If you want to read more about other highly successful traders, check out our article on top forex books on the market, including the Market Wizards series of books.

3) Be Sure to Take Breaks

“There is a time to go long, a time to go short and a time to go fishing.”

Born in 1877, Jesse Livermore was one of the greatest traders of all time, legendary in several investment circles.

Livermore is most well-known for profiting around $100 million (equates to approximately $1.5 billion in today’s dollars) in 1929 from the Wall Street Crash, by entering huge short positions earlier in the year.

Author of How to Trade in Stocks (1940), Livermore traded on his own using his own funds, his own system, and not trading anyone else’s capital. He enjoyed trading stocks that moved in a trend and avoided ranging markets. When prices approached a pivotal point, he would wait to see how they reacted.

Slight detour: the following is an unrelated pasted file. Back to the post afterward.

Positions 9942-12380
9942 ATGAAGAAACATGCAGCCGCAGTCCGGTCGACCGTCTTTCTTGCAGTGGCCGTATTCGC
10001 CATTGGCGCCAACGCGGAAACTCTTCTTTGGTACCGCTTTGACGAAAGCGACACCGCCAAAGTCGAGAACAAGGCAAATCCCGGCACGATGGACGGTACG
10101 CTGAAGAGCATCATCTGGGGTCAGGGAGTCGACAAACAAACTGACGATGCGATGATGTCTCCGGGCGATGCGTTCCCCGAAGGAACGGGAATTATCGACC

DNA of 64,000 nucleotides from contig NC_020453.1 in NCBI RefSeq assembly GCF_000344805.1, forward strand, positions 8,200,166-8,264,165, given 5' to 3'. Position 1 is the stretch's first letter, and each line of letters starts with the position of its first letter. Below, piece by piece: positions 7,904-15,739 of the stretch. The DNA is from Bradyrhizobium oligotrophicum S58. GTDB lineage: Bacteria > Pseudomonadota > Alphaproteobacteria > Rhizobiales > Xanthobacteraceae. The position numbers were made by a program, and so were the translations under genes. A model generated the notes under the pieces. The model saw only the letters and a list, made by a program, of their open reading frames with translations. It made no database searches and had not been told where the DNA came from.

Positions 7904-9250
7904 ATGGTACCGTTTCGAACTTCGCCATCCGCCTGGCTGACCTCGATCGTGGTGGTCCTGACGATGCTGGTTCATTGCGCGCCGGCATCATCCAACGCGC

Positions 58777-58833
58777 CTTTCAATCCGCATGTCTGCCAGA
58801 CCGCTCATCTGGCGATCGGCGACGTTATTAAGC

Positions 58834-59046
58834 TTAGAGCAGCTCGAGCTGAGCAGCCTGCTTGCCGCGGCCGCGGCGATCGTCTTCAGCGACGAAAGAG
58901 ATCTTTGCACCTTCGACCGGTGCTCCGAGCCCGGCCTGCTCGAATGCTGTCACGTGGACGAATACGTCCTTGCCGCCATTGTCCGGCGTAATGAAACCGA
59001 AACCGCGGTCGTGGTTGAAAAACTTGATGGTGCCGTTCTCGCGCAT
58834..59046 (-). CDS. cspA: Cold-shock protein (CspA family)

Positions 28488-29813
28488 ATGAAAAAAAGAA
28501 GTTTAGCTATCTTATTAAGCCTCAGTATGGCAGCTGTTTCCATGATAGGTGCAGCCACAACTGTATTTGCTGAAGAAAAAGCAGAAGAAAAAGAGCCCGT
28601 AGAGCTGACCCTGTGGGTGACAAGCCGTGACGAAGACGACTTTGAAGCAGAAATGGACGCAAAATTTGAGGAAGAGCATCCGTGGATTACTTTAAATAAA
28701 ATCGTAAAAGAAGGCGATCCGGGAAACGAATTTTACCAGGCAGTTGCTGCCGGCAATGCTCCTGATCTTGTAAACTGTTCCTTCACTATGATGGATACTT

And now that we’ve discussed the risks of overtrading, let’s discuss the importance of taking regular breaks from trading and spending some crucial time away now and then.

Why is this so?

As we have mentioned in a previous article, our emotions can sometimes get the better of us. If you combine emotion and trading, it’s a recipe for disaster. Taking a break from trading is a great way to prevent this, especially after a string of losses.

Livermore was highly successful, however, he lost his fortune several times, usually from not following his own rules. He may have been even more successful had he paid more attention to his quote above.

Highly regarded as a must-read for all traders, Edwin Lefèvre wrote a book on Livermore’s life “Reminiscences of a Stock Operator (1923)”.